Brownlee offers resignation

Gerry Brownlee has offered the Prime Minister his resignation as Minister of Transport.

Brownlee resign

It’s an offer to resign rather than an acceptance of resignation from the Prime Minister so presumably it’s a gesture rather than the real deal.

This is how to front foot a mistake.

UPDATE: Confirmed that the resignation wasn’t accepted.

Key rejects Brownlee’s offer to resign. Says he’s “very disappointed” with his transport minister’s airport barge though

 (lawyer and prolific online legal adviser)

Huh. Brownlee appears not to have broken the law. The offence in the act only requires you to leave if asked and the infringement offence in the rules allows a defence for people who hold boarding passes.

Brownlee barges past security to get on plane – and he’s Transport Minister. Will John Key brush this off too?

Big Gerry is many things but a threat to airline security isn’t one of them. The lolly basket, possibly.

Gerry Brownlee didn’t think much of it until Aviation Security contacted him. “I suddenly realised, ‘Hell, this is a pretty serious matter’.

3 News: Bronwlee addresses media 

Labour have sharpened their knitting needles

Earlier this week David Cunliffe acknowledged that he had made mistakes but would be starting a fight-back and focus on the things that mattered.

Stuff reported: Cunliffe: The fightback begins now

“I am sure that the caucus will be as determined as I am that we stick to our knitting and to our core messages about jobs, homes and families, and avoid distractions,” Cunliffe said.

“We have got past anger a long time ago, we are focused on what a campaign needs – a positive contribution by everybody and focused on the issues that matter.”

Labour’s campaign slogan is VotePositive.

The big thing being discussed today was sparked by another Stuff article:  Labour claims Hosking’s biased.

The Labour Party is in a standoff with TVNZ over plans to use presenter Mike Hosking to moderate the live televised leaders’ debates.

A Labour source said that, despite protestations, the party was unlikely to pull out of the two scheduled TVNZ debates. “When we heard it was Hosking the initial reaction was ‘Are you f…ing joking?’ But we are trying to get it changed. We are not making a hullabaloo about nothing, we’d rather they get someone else.”

Senior Labour MP Grant Robertson said he was not part of the negotiations, but joked: “If it’s true, we’d rather have Jeremy Wells as Mike Hosking, than Mike Hosking.”

Cunliffe said he was not involved in the negotiations. Chief of staff Matt McCarten is understood to be overseeing the arrangements.

It’s all over Twitter. And Labour blogs are full of it:

Rob Salmond at Polity:  Mike Hosking and this has been re-posted at The Standard: Polity: Mike Hosking

Is this Labour sticking to it’s knotting?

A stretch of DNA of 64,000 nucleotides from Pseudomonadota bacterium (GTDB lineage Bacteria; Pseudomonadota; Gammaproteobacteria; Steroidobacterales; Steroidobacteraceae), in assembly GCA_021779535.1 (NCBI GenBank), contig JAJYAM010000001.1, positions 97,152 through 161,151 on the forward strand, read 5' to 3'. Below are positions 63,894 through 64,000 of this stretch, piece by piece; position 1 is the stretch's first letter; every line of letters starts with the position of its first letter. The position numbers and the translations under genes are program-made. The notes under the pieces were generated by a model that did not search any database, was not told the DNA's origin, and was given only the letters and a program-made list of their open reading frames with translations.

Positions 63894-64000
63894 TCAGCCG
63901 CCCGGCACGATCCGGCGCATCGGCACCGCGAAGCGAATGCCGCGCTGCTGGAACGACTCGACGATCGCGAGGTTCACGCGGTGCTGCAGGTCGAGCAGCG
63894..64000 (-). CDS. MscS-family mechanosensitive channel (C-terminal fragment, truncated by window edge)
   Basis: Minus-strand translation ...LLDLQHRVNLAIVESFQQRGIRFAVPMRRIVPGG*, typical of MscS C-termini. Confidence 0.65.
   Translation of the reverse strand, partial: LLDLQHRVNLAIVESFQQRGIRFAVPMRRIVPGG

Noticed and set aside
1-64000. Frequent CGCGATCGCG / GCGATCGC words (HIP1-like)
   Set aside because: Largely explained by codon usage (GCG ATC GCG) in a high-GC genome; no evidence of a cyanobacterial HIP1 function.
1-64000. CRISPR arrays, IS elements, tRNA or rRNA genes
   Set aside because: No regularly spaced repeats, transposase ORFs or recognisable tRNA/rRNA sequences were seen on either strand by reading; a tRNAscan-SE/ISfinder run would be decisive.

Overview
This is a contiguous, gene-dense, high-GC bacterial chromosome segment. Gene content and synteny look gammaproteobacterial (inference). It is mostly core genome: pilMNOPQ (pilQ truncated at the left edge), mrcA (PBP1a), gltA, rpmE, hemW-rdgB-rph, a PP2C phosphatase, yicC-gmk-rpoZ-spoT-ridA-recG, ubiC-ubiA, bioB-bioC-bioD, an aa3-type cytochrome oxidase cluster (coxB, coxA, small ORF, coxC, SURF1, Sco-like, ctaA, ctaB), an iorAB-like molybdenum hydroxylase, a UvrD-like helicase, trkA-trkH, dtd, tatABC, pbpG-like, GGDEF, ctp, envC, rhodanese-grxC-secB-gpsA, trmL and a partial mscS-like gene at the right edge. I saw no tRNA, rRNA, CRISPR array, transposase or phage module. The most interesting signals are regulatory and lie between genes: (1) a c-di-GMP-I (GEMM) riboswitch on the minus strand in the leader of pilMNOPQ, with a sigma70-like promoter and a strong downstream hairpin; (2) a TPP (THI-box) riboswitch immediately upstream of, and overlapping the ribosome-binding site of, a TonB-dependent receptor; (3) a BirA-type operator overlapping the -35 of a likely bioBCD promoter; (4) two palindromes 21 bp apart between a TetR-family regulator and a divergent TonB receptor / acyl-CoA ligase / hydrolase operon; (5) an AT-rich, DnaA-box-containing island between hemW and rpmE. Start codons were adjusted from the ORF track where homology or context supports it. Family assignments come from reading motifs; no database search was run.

They have sharpened their needles and are taking stabs at the media.

It almost looks like Labour has conceded defeat already and are making excuses in advance. “Poor us” laments and blaming the media are only going to increase the electoral damage.

It’s a very difficult situation for them but they have to do something to not contradict their ‘VotePositive” slogan.

 

The Clayton’s photo…

…the photo Cosgrove uses when he doesn’t want to use a photo.

Yesterday a question came up on whether Clayton Cosgrove may have photoshopped himself a bit for his election hoarding.

Cosgrove hoarding

That’s not a very clear photo and it’s not clear when it was taken – at least one Labour is MP is known to be re-using their 2008 hoardings.

But it appears to be the same photo that Cosgrove is currrently using on his Facebook page:

Cosgrove FacebookIt is similar if not the same as on Labour’s campaign website:

Cosgrove campaign

Also on Facebook is a photo on a post that says …

“Today (Monday the 21st of July), I had my weekly radio slot with Chris Lynch on Newstalk ZB,

…with an accompanying photo:

Cosgrove radio

However that image is re-used as it also appears on his Timeline for his radio posts on June 30, 23, 16, May, April  etc.

Here is Cosgrove speaking in Parliament on Tuesday 22 July 2014.

Cosgrove Parliament 2014 July

Here’s something curious found on Google images.

Cosgrove van sign

That looks to be the same image as his current hoardings, Facebook profile and Labour campaign site.

Cosgrove is not MP for Waimakariri, he lost the  electorate in the 2011 election, but he is using the same image.

And if you look back at the first image he is implying he is still MP for Waimakiriri. Regardless of using old photos that’s misleading advertising.

Key gives Hauiti transparency the finger

National list MP Claudette Hauiti has withdrawn from standing in Kelston and from the election. Whether she walked or was pushed it doesn’t matter, she had to go.

She hasn’t been in Parliament long, replacing Aaron Gilmore off the list last year, but she has tripped up badly twice.

Earlier this year Hauiti employed her partner in her office which is against Parliamentary rules.